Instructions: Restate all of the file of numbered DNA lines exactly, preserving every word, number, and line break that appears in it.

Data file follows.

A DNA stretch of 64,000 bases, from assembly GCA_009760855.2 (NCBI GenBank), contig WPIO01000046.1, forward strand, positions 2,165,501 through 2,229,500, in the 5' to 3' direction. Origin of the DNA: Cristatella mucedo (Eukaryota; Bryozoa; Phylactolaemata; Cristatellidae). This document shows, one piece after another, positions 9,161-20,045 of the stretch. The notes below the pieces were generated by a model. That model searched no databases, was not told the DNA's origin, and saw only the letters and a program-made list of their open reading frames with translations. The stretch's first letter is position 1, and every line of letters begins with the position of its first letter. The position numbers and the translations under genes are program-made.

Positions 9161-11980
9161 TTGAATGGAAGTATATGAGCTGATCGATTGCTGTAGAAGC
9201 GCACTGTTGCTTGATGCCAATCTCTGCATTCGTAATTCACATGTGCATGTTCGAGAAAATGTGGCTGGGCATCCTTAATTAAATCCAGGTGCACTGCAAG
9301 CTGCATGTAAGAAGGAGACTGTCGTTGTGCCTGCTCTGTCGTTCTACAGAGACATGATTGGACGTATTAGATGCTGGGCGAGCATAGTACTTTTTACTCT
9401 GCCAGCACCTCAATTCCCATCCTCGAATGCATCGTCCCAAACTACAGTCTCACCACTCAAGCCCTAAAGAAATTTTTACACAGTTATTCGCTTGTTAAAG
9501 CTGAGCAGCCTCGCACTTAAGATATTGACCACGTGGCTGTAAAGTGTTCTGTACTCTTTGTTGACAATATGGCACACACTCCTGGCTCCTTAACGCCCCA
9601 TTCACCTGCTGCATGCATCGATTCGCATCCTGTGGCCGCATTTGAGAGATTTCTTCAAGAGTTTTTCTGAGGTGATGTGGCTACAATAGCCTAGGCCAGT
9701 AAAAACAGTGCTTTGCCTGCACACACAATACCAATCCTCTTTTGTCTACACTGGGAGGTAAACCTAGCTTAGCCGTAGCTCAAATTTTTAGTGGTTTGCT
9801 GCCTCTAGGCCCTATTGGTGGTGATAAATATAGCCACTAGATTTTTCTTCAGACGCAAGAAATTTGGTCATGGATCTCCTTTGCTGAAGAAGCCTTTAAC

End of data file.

A DNA stretch of 64,000 bases, from assembly GCA_009760855.2 (NCBI GenBank), contig WPIO01000046.1, forward strand, positions 2,165,501 through 2,229,500, in the 5' to 3' direction. Origin of the DNA: Cristatella mucedo (Eukaryota; Bryozoa; Phylactolaemata; Cristatellidae). This document shows, one piece after another, positions 9,161-20,045 of the stretch. The notes below the pieces were generated by a model. That model searched no databases, was not told the DNA's origin, and saw only the letters and a program-made list of their open reading frames with translations. The stretch's first letter is position 1, and every line of letters begins with the position of its first letter. The position numbers and the translations under genes are program-made.

Positions 9161-11980
9161 TTGAATGGAAGTATATGAGCTGATCGATTGCTGTAGAAGC
9201 GCACTGTTGCTTGATGCCAATCTCTGCATTCGTAATTCACATGTGCATGTTCGAGAAAATGTGGCTGGGCATCCTTAATTAAATCCAGGTGCACTGCAAG
9301 CTGCATGTAAGAAGGAGACTGTCGTTGTGCCTGCTCTGTCGTTCTACAGAGACATGATTGGACGTATTAGATGCTGGGCGAGCATAGTACTTTTTACTCT
9401 GCCAGCACCTCAATTCCCATCCTCGAATGCATCGTCCCAAACTACAGTCTCACCACTCAAGCCCTAAAGAAATTTTTACACAGTTATTCGCTTGTTAAAG
9501 CTGAGCAGCCTCGCACTTAAGATATTGACCACGTGGCTGTAAAGTGTTCTGTACTCTTTGTTGACAATATGGCACACACTCCTGGCTCCTTAACGCCCCA
9601 TTCACCTGCTGCATGCATCGATTCGCATCCTGTGGCCGCATTTGAGAGATTTCTTCAAGAGTTTTTCTGAGGTGATGTGGCTACAATAGCCTAGGCCAGT
9701 AAAAACAGTGCTTTGCCTGCACACACAATACCAATCCTCTTTTGTCTACACTGGGAGGTAAACCTAGCTTAGCCGTAGCTCAAATTTTTAGTGGTTTGCT
9801 GCCTCTAGGCCCTATTGGTGGTGATAAATATAGCCACTAGATTTTTCTTCAGACGCAAGAAATTTGGTCATGGATCTCCTTTGCTGAAGAAGCCTTTAAC